Take for example, yesterday's Indiana State School Board meeting where the new licensing requirements for becoming an educator in Indiana were considered.
The board includes five educators, if you count the current State Superintendent of Public Instruction, Tony Bennett. All of the educators have degrees in education. Some have masters degrees and specialty degrees.
[UPDATE: When I wrote this posting I had been unable to find Tony Bennett's credentials on the Educator License Lookup page of the Department of Education web site. Dr. Bennett goes by his middle name, Anthony, and his credentials are listed under his given name, Charles. I have since found his information and have confirmed that he is, indeed, licensed to teach (and be an administrator) in Indiana. I have edited this blog entry to reflect that information. Thanks to a reader for the correction.]
Three of the educators are currently teachers (two elementary and one middle school) and a fourth is a school superintendent.
Yet, two of those educators, both of the elementary teachers, don't seem to think that the degrees they earned are necessary for future teachers.
Brian Watts (aka "BJ"), who has a bachelors degree and almost 10 years of experience, and Sarah O'Brien, who has a masters degree and a bit over 5 years experience, both voted to accept the new REPA II rules for licensing in Indiana. The new rules call for allowing people who are not trained in education to be given the right to teach in the public schools simply by passing a test. They do need a college degree in the content area in which they teach at least...but training in child development, classroom management, and other apparently unimportant pedagogical topics is not really necessary despite dozens of pleas from all over the state, including one from the newly elected Superintendent of Public Instruction-Elect, Glenda Ritz.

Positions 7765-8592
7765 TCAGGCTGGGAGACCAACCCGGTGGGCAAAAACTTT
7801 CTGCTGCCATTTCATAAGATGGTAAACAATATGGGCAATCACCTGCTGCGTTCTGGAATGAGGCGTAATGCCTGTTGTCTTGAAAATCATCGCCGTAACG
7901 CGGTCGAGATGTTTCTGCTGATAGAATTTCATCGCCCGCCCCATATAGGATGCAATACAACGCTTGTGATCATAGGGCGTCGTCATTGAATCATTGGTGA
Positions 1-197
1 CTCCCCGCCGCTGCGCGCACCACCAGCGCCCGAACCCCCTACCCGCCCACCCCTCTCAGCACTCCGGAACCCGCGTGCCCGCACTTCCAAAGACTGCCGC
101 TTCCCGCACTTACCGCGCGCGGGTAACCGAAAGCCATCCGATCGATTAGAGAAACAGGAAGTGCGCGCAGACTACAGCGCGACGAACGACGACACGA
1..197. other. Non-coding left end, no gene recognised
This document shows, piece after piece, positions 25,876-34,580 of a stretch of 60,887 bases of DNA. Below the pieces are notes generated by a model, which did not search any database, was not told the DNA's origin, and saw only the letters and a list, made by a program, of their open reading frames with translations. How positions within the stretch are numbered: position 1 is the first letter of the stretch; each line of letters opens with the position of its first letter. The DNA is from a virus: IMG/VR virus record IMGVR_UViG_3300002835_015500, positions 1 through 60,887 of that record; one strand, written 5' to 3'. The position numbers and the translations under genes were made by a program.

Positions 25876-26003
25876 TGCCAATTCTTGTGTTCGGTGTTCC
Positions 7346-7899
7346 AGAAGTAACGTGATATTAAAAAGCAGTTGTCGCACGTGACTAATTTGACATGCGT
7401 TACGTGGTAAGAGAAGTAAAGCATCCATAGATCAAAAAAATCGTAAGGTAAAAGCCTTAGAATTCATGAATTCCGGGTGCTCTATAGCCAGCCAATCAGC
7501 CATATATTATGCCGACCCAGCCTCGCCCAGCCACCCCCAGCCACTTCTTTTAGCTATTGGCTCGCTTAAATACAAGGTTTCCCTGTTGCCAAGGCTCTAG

The new rules also reduce the teaching experience needed for a person to get a principal's license from 5 years to 2. I don't suppose that Mr. Watts or Mrs. O'Brien would mind having a boss with just a fraction of their experience giving them orders as to how to set up a grading system, or design a classroom management plan.
The SBOE now has the authority for approving teacher education programs instead of the Department of Education. They are also responsible for approving the new licensure assessments which will give the not-qualified-but-ready-to-take-the-test people their "adjunct" licenses. Looking at the rest of the list of SBOE members, I wonder why they think they're qualified for that task.
The other members of the SBOE aren't educators, but perhaps they don't need to be. After all, they all went to school, so that, of course, makes them education experts (see also, Arne Duncan). I wonder though...
...would David N. Shane, CEO of LDI, Ltd in Indianapolis be willing to hire someone without an MBA or CPA to do some of the tasks assigned to those people in his firm? How about a department head who had only worked in the field for two years?
...How about Daniel Elsner, president of Marian University, a Catholic University in Indianapolis. Would he be willing to hire someone with no experience or training to work at his University? I noticed that every member of the permanent faculty in Marian University's School of Education has letters after their names signifying not just college work in their chosen field, but advanced degrees. I wonder how the dean of the School of Education, Dr. Lindan Hill, would feel if he was told to hire someone who had never actually taught.
...Then there's Tony Walker whose Walker Law Group specializes in Church Law, Real Estate Law, Business Planning, Music Law, and Government Relations. I assume he went to law school...and would only hire trained lawyers to work in his practice. Right?
...would Neil Pickett, director of Health Policy Research with Clarian Heath Partners, be fine with untrained people giving health advice or treatment?
It was a lot harder to find information about the other two members of the non-educator faction of the SBOE.
Jim Edwards of Edwards and Associates got a nice write-up from the Spencer County Regional Chamber of Commerce. He, too, seems to have a degree which matches his line of work.
Jo Blacketor of Blacketor Consulting in South Bend made it a point to be heard at yesterday's meeting. Doug Martin had some interesting things to say about her and her professional activities.
Would any of these people allow a person untrained and unqualified in their respective fields to work for them? Would any of them actually allow someone who was untrained and unqualified to teach their own children?
Not if they had any common sense.
Stop the Testing Insanity!